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Urban play

There is no doubt that the built environment has a massive influence on how we live. It is the physical amplification of socioeconomic, cultural, environmental, and political power. But what does this mean to a child?

The structural arrangement of the city reflected in my daily routine growing up. Being privileged to live in proximity to my school, I could see a section of my school’s building as soon as I came out of my house. By 6:40 a.m., we would start our 10-minute walk to school. Nothing woke you up like the morning breeze as we strolled through the dilapidated residential street, dodging potholes, getting pushed to the other side of the road by barking dogs, and minding their poop. Don’t get me wrong, I enjoyed it. It was very rare that we were outdoors. But, at day’s end, that 10-minute journey to school was reduced to a three-minute journey going back home, in the comfort of a school bus.

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Trips to an SM mall were always an escape from our weekday routine. Whenever an adult lured us into going out, it always began with “Pasyal tayo sa SM,” and never to an outdoor space. I believe the scarcity of green and blue corners in a dense, urban environment like Manila took a toll on my childhood. But can you really blame my guardians for taking us to a mall instead of a park?

You are likely to pass seven shopping malls on the way to the Quezon Memorial Circle from Fairview. It was the only park I knew growing up. Of, course the proximity of shopping malls appealed more, not to mention the gas you saved or the cost of the fare. The malls also offered free air-conditioning, something not everyone had at home.

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I recall that SM Fairview had an indoor theme park — Storyland. It was located on the top floor, so my grandma could easily avoid Storyland; going there meant denting the week’s budget, as there were three of us eager to immerse in the pleasures of the indoor park. As you got closer to the top floor, you could hear the screams and practically feel the adrenaline of the kids lost at play in that piece of paradise.

But who said you had to be loaded with money to enjoy the mall? I vividly recall enjoying merely how the mall looked and was designed, from the shiny tiled floor that I used as an imaginary skating rink as I glided my mules from side to side, down to the free ride offered by an escalator. Every ride was accompanied by a gentle reminder from my grandma that I should hold on to the handrail for safety. The slow movement of the escalators gave me enough time to gaze at the tantalizing displays of shops all around. The elevator, on the other hand, offered not only the chance to press the floor buttons, but sometimes also a panoramic view of the entire mall. It comes as no surprise that I discovered my fear of heights in a shopping mall.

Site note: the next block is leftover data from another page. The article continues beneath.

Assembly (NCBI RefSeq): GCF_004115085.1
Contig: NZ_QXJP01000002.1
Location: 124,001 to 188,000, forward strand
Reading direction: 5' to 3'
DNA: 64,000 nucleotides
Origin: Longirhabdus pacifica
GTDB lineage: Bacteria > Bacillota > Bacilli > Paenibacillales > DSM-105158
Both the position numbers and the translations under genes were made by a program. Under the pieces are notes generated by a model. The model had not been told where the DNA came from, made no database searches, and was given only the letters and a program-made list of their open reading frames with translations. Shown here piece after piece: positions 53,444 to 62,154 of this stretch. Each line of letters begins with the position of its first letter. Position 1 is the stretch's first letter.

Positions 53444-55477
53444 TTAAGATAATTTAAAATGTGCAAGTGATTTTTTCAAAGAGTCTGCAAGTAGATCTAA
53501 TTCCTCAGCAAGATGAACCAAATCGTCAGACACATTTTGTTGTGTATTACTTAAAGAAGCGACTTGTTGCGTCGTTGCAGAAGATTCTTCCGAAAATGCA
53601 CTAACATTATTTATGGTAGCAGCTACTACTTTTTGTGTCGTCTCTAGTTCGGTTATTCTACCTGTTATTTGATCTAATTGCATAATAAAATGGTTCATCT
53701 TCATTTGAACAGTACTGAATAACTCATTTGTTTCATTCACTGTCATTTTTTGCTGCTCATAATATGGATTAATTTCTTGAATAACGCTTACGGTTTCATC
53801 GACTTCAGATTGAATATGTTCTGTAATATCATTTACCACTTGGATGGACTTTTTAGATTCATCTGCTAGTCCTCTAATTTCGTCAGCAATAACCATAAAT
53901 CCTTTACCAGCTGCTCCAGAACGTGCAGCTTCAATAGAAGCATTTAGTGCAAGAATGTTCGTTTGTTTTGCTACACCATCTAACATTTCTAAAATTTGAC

Hide-and-seek games also occurred in the department store, when time stood still under the hands of an indecisive guardian. I’d scamper along the maze-like garment rails, my hand gliding over the clothes to feel the changing texture of the fabrics as I looked for my siblings who were also my playmates, not minding the disapproving eyes of retail staff.

You didn’t go home from a mall in tears due to contusions from a mishap. More likely, it was because you were deprived of something material that you had wanted out of impulse. Neither did you go home armed with stories such as how you stood up to a bully kid — because you rarely got the chance to interact with other children.

Since shopping malls are tightly woven into Manila’s urban fabric, it is easy for big corporations to capitalize on us consumers as we constantly seek comfort and pleasure. My notion of childhood was interlinked with a quasi-public space — a shopping mall. As tragic as that sounds, I think I turned out fine, although it meant that certain milestones were achieved at a later age: riding a two-wheeled bike, for instance, a progress from the recumbent bike we once rented at the Quezon Memorial Circle.

As an adult, I often find myself catching up with certain aspects of my childhood that I missed out on. Overall, the aspect of play has been undermined by cramped, dangerous urban life, but it is essential for the cognitive, physical, social, and emotional development of children. There is no doubt that the city of Manila is in dire need of more appealing public spaces and learning environments, where closer interactions with families and communities can be nurtured and where playful engagement among children can take place. Remember, it is through play that we slowly discover and make sense of the world.

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Louise Anne Virrey, 26, has a master’s in international urban planning and sustainable development from the University of Westminster. She is currently looking to work in Asia Pacific and train toward being a licensed urban planner.

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TAGS: Louise Anne Virrey, urban playgrounds, Young Blood
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